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MiFID II Transaction Cost Calculations Continue to Cause Issues for Asset Managers

Under MIFID II, asset managers were free to use different methods for calculating transaction costs – either by interpreting the MIFID II requirements themselves or, as most firms have done, by leveraging PRIIPS methodology. However, the PRIIPS methodology has its own challenges, particularly on how implicit costs are calculated. Depending on data availability, the implicit costs can be based on the average spread of the instrument, the arrival price at the time the order is submitted or, as a fall-back, may even be based on the open or closing price of the security.

As a result of these different methodologies and data inputs, funds with similar strategies are showing vastly different transaction costs. Analysis by Silverfinch, a regulatory data exchange platform, shows that almost 700 funds have reported negative transaction costs and Morningstar data shows that more than 670 funds reported transaction costs greater than 1%.[1] Asset managers showing these abnormally high costs are now urgently reviewing their cost calculation methods to bring them in line with those of their peers.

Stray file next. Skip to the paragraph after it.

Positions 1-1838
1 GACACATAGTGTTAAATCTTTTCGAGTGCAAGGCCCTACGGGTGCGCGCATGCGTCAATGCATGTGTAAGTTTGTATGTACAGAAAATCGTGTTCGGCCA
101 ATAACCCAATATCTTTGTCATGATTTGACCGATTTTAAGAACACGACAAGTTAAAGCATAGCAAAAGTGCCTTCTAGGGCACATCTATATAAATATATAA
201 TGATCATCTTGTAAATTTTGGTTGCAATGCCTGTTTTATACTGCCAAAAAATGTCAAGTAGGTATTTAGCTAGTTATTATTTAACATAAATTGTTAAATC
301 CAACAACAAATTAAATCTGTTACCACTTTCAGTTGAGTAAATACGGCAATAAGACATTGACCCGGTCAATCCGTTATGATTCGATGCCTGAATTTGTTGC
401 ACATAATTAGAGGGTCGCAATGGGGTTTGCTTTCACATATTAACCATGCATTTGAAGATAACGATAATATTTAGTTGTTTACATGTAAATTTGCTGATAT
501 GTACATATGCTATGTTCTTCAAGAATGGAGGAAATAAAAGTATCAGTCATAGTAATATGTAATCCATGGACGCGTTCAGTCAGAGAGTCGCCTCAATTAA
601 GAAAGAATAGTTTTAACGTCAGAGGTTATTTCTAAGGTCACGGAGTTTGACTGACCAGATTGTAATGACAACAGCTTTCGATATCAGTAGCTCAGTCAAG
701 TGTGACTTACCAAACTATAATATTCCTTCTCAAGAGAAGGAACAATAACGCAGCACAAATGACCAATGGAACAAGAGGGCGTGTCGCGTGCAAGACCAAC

The Investment Association, the leading UK trade body for investment managers, has called on the regulators to review the calculation methods. These objections are not new and regulators were warned ahead of the effective date that rather than providing transparency, the regulation could leave investors confused as to how to interpret the data.

It is doubtful if the regulators, at least in the short-term will provide any respite to asset managers. Instead asset managers will continue to refine their transaction cost calculations. Working groups and forums organized by industry bodies continue to drive for common reporting standards and calculation methods. Vendors also have a vital role to play as technology matures, the calculation method is refined and data quality improves. By building standard data sets and calculation methods to support their clients, vendors can reduce the overall cost for clients as the service becomes more vanilla.

No doubt calculation methods and data will improve – in the meantime, firms should continue to monitor the how they compare to their peers and investors should treat transaction cost data with caution.

[1] Ignites Europe, 2018. MiFID II: Morgan Stanley reviews transaction costs. Available at